The Woman of a Thousand Names by Alexandra Lapierre

The Woman of a Thousand Names by Alexandra Lapierre

Alexandra Lapierre comes to the blog with a story of surviving amidst great odds in

The Woman of a Thousand Names

Maria Ignatyevna Zakrevskaya was born into the upper reaches of Russian Society, and determined to survive. A facile mind and a moral code that allowed her to work the ebbs and flows of power and danger, she held strong to the recite the words, never name the source motto. Why should we be interested in this woman who allied herself with what, at the time, was the dissolution of her social class in the October Revolution. Well, she was also known as Mata Hari, spoke 3 languages at the age of 6, more by her death, honed her skills in negotiation as she worked between her mother and sisters, married in Germany and introduced to the ‘elites’ there, while seeing her husband denounce the Tsar as ‘too liberal’, while allowing her the freedom to do as she pleases, this is a woman who collected experience, knowledge, and perhaps even a bit of courage, for at the time women were simply not thought to be bright or political.

With the advent of war (both WW1 and WWII) her loyalties are divided, while her heart and information seemed to lie with her native land. An affair with a British diplomat brought her into the clandestine worlds of espionage, and she was frequently working as a ‘double agent”- serving both Britain and Russia with information key to the war effort. Her fluency with language and her ability to remember facts, faces and information kept her well-placed with information and never quite seemed to (as it is told) disturb her moral compass. She was interrogated and while divulging (again we are told) simple facts, quotes and information, never named anyone, even as the distinctions are small.

The story is more a play of vacillating and always adjusting morals while finding one moment or tenet to stand as irrefutable. With several years, more lovers, and plenty of time – there was information that was included that I think could have been left out: adding much in page count but little to the overall impact. While this woman was undoubtedly intelligent and charming (as evidenced by the contacts she made and maintained) there is still a bit of a cloud around her that kept her ‘true self’ and thoughts about the roles she played, often contradictory and usually laden with casualties from all sides was missing – fictionalized ideas of what she ‘may’ have thought at the time are intriguing though, and had me wondering just what would have spurred such choices, especially as that core question of her personality ‘quirks’ never truly came to light.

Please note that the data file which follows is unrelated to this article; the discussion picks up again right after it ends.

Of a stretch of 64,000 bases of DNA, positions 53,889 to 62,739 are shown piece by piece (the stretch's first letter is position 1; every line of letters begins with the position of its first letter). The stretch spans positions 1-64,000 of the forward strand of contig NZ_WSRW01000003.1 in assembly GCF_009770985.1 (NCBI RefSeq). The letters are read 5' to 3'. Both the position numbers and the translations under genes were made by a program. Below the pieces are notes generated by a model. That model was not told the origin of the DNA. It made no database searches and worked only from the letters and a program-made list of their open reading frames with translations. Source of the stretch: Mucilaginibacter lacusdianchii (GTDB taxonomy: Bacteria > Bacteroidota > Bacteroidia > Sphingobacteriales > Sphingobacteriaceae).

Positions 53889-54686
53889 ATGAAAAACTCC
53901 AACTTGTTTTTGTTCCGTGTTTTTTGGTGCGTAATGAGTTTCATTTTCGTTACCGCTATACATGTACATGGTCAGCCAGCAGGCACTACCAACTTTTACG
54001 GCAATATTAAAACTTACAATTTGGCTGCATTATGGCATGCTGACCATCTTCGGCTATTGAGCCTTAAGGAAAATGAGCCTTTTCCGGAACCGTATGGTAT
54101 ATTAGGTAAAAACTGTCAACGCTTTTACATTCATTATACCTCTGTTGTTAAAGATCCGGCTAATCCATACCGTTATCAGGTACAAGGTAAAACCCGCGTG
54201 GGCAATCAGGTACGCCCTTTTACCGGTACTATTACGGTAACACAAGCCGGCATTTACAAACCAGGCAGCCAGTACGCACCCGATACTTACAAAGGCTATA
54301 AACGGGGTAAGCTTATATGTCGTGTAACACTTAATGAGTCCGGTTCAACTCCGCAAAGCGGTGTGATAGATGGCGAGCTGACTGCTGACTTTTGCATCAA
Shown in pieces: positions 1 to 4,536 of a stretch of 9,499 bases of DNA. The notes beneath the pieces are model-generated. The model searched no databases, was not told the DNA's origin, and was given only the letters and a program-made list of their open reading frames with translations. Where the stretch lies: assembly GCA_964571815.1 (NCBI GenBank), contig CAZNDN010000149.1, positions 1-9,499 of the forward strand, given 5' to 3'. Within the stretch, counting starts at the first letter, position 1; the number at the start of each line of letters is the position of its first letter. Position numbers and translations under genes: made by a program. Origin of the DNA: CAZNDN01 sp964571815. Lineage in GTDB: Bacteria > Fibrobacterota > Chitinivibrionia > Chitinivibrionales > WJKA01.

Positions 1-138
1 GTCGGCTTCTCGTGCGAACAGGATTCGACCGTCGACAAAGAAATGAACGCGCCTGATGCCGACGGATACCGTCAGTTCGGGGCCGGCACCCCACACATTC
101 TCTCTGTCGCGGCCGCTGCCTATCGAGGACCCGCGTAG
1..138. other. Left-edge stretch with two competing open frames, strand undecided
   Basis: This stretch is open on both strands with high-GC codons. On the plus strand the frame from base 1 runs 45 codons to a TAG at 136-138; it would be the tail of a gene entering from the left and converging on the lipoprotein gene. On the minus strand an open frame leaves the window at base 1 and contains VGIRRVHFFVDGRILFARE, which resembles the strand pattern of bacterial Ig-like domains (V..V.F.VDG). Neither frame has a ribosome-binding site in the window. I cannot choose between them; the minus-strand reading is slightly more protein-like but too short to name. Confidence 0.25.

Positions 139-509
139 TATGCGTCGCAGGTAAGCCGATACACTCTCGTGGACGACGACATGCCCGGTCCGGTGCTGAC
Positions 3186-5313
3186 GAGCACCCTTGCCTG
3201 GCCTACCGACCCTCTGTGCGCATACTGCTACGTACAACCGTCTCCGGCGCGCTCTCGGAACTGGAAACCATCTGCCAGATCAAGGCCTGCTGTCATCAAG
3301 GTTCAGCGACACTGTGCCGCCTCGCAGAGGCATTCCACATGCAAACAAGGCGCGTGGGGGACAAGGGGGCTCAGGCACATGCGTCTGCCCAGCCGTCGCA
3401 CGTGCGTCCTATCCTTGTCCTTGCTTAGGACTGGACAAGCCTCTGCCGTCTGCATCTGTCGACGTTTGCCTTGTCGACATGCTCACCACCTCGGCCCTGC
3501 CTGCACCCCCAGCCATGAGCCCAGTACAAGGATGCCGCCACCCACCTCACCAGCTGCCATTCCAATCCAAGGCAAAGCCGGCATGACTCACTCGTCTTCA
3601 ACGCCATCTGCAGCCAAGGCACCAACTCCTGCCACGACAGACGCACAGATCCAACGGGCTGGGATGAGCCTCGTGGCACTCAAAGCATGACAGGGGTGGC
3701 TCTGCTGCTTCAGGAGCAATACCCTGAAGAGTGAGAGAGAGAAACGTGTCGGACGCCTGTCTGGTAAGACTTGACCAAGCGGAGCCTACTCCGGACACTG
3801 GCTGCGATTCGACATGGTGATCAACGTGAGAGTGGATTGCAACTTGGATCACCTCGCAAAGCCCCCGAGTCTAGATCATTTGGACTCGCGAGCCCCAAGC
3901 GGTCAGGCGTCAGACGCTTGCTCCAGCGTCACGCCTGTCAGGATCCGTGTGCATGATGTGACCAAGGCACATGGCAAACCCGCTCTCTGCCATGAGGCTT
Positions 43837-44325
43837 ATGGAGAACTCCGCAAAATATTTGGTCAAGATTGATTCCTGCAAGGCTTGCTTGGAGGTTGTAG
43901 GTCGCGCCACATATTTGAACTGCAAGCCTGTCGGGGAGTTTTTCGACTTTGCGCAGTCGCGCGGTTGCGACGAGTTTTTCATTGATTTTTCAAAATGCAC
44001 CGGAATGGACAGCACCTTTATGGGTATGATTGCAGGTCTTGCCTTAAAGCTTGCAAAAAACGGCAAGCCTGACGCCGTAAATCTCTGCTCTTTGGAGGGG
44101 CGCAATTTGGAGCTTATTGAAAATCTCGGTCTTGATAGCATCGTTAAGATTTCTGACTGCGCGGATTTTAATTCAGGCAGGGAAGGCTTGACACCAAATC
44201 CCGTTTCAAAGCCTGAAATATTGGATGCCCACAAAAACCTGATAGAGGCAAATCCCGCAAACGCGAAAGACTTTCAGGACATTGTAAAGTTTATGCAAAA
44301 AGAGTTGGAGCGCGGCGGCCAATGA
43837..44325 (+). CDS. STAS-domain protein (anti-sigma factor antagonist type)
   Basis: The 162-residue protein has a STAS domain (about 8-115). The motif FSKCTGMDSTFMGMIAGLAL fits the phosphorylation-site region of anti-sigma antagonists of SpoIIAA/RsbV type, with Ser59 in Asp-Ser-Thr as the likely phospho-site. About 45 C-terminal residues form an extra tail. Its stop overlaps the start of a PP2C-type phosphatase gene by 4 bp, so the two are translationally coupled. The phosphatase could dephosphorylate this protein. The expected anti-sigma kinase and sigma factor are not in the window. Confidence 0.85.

The Woman of a Thousand Names by Alexandra Lapierre

Title: The Woman of a Thousand Names
Author: Alexandra Lapierre
Genre: Literary Fiction, Literary Fiction /Historical Setting
Published by: Atria Books
ISBN: 1501197916
Published on: 30 March, 2020
Source: Publisher via NetGalley
Pages: 640
Audio Length: 21 Hours: 30 minutes
Rated: three-stars
Get Your Copy: Amazon Barnes&Noble iTunes Kobo Downpour IndieBound GoogleAudibleDirect from Publisher
See this Title on Goodreads

From the international bestselling author of the “fascinating epic” (Associated Press) Between Love and Honor comes a rich, sweeping tale based on the captivating true story of the Mata Hari of Russia, featuring a beautiful aristocrat fighting for survival during the deadly upheaval of the Russian Revolution.

Born into Russian aristocracy, wealth, and security, Moura never had any reason to worry. But in the upheaval of the Bolshevik Revolution, her entire world crumbles. As her family and friends are being persecuted by Vladimir Lenin’s ruthless police, she falls into a passionate affair with British secret agent Sir Robert Bruce Lockhart. But when he’s abruptly and mysteriously deported from Russia, Moura is left alone and vulnerable.

Now, she must find new paths for her survival, even if it means shedding her past and taking on new identities. Some will praise her tenderness and undying loyalty. Others will denounce her lies. But all will agree on one point: Moura embodies Life. Life at all cost.

Set against the volatile landscape of 20th-century Russia, The Woman of a Thousand Names brings history to vivid life in a captivating tale about an extraordinary woman caught in the waves of change—with only her wits to save her.

A copy of this title was provided via Publisher via NetGalley for purpose of honest review. I was not compensated for this review: all conclusions are my own responsibility.


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